The Friendly Fifth

History of Lodges

Nordkap 378
Farmington Hills, Michigan

Nordkap Lodge 378 is the oldest Sons of Norway lodge in Michigan and is part of the organization’s Fifth District. It is named for Nordkapp (North Cape), a thousand-foot-high cliff at the top of Norway.

Nordkap Lodge began on August 10, 1929, when a group of about 35 Norwegians met at the Danish Brotherhood Hall in Detroit with a representative from the Sons of Norway in Minneapolis to organize a Detroit chapter. Those present were accepted as members, an election was held, a committee to draft bylaws chosen, and three names were presented as possible names for the new chapter: Roald, Nordkap, and Torghatten. As there was already a Roald Lodge in the Fifth District, the members decided to vote on the other two, and Nordkap won.

In September, the new lodge met at the Strathmor Masonic Temple and planned a Leif Ericson Fest. Norwegian films were shown, a Halloween party and basket social were planned, and the lodge was off to a good start. However, the Stock Market Crash of 1929 and the Great Depression intervened, and interest waned. The lodge suspended meetings in 1931, but membership was at 54.

The lodge was reorganized in 1935 at the Odd Fellows Hall on Fenkell Avenue in Detroit and retained the Nordkap name. Only five of the original members were in attendance, but 22 others joined.

Beginning in 1940, the meetings were conducted in English rather than Norwegian. During the war years of 1940-1945, Nordkap worked hard for the cause of Norway during its occupation by the Germans. In 1944, the meetings were held in the basement of Kaleva Hall at Montville Place in Detroit.

For approximately the last 30 years, monthly meetings have been held at the Swedish Club in Farmington Hills. Through the years, the lodge has sponsored countless dinners and dances; participated in numerous ethnic festivals and bazaars; arranged exhibits at museums, schools, and libraries; and supported many international and charitable organizations. It currently offers a very active college scholarship program, supported through various fund-raisers and the generosity of its members.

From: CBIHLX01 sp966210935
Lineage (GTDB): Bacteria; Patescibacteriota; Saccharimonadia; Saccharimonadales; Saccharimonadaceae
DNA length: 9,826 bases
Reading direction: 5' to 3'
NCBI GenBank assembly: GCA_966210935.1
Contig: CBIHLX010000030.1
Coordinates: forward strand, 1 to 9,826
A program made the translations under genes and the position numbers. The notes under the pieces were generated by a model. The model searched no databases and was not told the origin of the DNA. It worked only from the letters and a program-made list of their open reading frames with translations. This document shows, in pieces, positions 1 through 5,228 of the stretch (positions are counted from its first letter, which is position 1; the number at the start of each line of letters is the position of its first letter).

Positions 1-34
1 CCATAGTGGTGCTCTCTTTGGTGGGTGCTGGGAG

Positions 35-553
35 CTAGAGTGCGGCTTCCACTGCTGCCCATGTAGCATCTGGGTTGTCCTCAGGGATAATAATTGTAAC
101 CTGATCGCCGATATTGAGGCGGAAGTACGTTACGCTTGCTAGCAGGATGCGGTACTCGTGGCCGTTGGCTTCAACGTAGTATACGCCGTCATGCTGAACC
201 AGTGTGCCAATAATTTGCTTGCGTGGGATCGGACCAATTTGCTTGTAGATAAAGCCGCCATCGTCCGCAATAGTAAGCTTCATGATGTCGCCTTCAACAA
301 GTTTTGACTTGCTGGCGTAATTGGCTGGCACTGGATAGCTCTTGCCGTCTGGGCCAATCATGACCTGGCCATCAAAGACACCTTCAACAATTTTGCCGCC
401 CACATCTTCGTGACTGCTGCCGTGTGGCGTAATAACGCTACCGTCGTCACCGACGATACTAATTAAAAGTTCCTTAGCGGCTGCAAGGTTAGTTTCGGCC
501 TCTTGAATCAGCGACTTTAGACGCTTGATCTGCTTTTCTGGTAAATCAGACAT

Monthly meetings include social and cultural programs. There are often speakers, videos, presentations, games, craft and cookie-baking workshops, and “show and tell” to help members honor and learn more about their Norwegian heritage. A lending library offers an extensive collection of books and tapes on a variety of Norwegian subjects, with rentals free to members.

The lodge marches as a unit with the Swedish Club each July in the Farmington Founders Festival parade. Nordkap also hosts special celebrations at Christmas, midsummer, and the 17th of May (Syttende Mai), Norwegian Constitution Day.  

Lodge programs are planned to interest all, but they are specifically targeted to attract and engage young people. Membership in Nordkap Lodge is open to all who are interested in the preservation of Norwegian culture and heritage. For more information, see Nordkap’s Web site at DetroitNorwegians.com.